'Disabled fans are not asking for special treatment, they want the same as everyone else; to be able to turn up at the ground, watch the match, have refreshments, use the toilets and facilities, then go home with the minimum of fuss. Surely, in 2018 that is not too much to ask?'
Four other clubs still requiring improvement – Crystal Palace, Hull City, Manchester United and Sunderland – declined to enter into an informal agreement, but have shared their plans for improvement.
The report includes six recommendations to clubs and other businesses, two for the Premier League, one for other governing bodies and one for the Sports Grounds Safety Authority (SGSA). It also outlines the Commission’s commitment to:
- work with Chelsea to ensure that it meets the terms of the formal agreement under section 23 of the Equality Act 2010
- work with Burnley and Watford to ensure they are able to fulfil the actions they have proactively committed to in the informal agreements
- monitor the developments at Crystal Palace, Hull City, Manchester United and Sunderland, after they declined to enter into agreements, to ensure they meet their obligations under the Equality Act 2010
- meet with governing bodies of other football leagues and seek to influence other sports' governing bodies so that they too take a strong leadership role on the issue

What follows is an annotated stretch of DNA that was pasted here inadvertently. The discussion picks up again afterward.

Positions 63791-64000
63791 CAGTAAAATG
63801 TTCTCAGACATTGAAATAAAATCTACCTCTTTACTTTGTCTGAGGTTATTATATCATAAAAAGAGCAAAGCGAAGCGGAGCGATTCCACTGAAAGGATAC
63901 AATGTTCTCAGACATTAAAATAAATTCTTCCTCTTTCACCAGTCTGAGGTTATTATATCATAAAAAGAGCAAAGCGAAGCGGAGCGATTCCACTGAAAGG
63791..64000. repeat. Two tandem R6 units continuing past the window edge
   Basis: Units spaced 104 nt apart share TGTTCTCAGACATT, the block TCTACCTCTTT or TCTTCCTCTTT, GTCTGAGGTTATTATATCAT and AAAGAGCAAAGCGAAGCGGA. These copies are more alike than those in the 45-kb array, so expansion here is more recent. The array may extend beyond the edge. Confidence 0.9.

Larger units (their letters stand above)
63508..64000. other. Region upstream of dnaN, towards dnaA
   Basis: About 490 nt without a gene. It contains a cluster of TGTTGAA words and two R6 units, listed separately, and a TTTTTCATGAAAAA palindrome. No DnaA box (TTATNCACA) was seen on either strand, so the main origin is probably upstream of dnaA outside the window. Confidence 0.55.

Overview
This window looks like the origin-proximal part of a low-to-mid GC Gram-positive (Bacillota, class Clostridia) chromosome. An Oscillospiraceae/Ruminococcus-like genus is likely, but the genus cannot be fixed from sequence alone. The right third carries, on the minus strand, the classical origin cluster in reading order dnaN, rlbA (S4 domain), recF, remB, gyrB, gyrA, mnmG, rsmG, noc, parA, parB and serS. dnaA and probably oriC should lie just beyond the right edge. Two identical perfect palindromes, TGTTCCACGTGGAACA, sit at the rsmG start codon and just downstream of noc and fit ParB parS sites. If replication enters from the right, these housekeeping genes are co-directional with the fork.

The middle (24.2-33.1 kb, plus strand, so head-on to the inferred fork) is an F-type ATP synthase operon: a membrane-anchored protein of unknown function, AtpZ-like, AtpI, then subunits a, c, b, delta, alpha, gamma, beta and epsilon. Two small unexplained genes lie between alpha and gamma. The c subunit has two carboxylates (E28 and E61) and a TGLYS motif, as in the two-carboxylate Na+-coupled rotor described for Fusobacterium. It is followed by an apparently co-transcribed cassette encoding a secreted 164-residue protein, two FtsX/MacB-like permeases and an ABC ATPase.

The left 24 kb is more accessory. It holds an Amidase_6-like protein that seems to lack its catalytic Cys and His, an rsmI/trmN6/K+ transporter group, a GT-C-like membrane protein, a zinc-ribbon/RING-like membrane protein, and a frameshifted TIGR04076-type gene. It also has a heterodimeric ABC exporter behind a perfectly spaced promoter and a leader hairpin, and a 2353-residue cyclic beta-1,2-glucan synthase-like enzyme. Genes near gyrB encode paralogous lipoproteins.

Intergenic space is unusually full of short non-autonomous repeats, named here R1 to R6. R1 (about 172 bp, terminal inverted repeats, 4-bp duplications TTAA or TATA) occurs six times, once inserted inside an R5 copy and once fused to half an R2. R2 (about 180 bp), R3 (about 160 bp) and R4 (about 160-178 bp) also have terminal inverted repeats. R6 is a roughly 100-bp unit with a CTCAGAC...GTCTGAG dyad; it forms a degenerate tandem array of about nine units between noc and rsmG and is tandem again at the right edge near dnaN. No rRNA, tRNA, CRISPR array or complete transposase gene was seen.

- support the work of the SGSA and seek to influence the planned revision of the Accessible Stadia Guide (ASG)
It comes five days after the Commission published the findings of its formal legal inquiry into accessible housing, Housing and disabled people: Britain’s hidden crisis. The inquiry found that disabled people have been left trapped and frustrated by a chronic shortage of suitable housing, and called on the government to introduce a national strategy to ensure there is an adequate supply of houses built to inclusive design standards.
Notes to editors
Accessible Stadia Guide
To help clubs become more accessible, the Accessible Stadia Guide (ASG) was published in 2003 by the Sports Grounds Safety Authority (SGSA) and updated in 2015 in respect of clubs’ duties under the Act. They give guidance on the provision of wheelchair user spaces, amenity and easy access (AEA) seating, Changing Places facilities, toilets and accessible services, on removing sensory barriers and on access audits and action plans.